Decreasing death rates from cancer may be evidence of progress in preventing and controlling the disease, according to a report published in the journal PLoS One (2010 Mar 9;5(3)e9584).

Ahmedin Jemal, PhD, of the American Cancer Society, and colleagues examined trends in US death rates for all cancers combined and for 19 common cancers from 1970 to 2006 and then reviewed how prevention, early detection, and treatment contributed to declines.

Results of the study revealed that cancer deaths among men declined by 21% from 1990 to 2006, while the rate among women declined by 12% from 1991 to 2006. According to the authors, these decreases translated into the prevention of 561,400 cancer deaths in men and 205,700 in women.

“The greater decrease in the overall cancer death rates in men than women [was] largely due to differences in mortality trends from lung cancer, which accounts for about 80% of all smoking attributable cancer deaths and nearly 30% of the total cancer deaths in the US,” the authors explained.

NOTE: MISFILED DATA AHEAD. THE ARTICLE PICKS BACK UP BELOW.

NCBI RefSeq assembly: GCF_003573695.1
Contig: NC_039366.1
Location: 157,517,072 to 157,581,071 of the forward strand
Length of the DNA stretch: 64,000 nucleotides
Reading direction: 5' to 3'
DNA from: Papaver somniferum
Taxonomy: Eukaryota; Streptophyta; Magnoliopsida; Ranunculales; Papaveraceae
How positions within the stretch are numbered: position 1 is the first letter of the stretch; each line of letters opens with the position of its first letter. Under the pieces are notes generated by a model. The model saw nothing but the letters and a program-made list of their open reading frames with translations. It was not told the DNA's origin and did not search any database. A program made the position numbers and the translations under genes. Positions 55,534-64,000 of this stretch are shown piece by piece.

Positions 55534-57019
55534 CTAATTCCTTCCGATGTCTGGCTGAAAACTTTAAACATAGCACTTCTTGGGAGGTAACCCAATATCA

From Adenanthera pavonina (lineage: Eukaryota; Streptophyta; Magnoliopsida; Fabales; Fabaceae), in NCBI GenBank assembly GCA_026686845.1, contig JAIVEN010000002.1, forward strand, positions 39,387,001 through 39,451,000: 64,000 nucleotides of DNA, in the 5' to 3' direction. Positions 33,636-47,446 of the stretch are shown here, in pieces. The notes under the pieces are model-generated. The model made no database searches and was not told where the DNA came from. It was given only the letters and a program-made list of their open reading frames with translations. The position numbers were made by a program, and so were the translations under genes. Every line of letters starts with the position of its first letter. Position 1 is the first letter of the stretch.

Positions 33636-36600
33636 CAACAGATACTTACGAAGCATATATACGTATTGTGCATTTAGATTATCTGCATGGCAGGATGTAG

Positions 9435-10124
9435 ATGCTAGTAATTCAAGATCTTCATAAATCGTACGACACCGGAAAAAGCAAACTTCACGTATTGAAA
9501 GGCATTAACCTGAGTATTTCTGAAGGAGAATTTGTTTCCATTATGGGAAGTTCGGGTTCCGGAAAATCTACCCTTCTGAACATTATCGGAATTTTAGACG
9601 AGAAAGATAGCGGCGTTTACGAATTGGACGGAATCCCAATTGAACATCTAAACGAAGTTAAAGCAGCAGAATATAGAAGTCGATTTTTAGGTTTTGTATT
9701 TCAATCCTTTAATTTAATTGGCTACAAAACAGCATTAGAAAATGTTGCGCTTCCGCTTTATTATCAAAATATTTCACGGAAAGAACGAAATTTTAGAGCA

Additional results revealed that death rates decreased for 15 of the 19 cancer sites, including the four major cancers: lung, colorectal, and prostate cancers in men and breast and colorectal cancers in women.

“Downturns in overall cancer death rates since the early 1990s are largely a result of tobacco control efforts beginning in the 1960s, screening and early detection for several cancers disseminated in the 1980s and 1990s, and modest to large improvements in treatment and survival for specific cancers,” the authors concluded. “Continued and increased investment in cancer prevention and control programs, access to high-quality health care, and basic and clinical research could accelerate this progress.”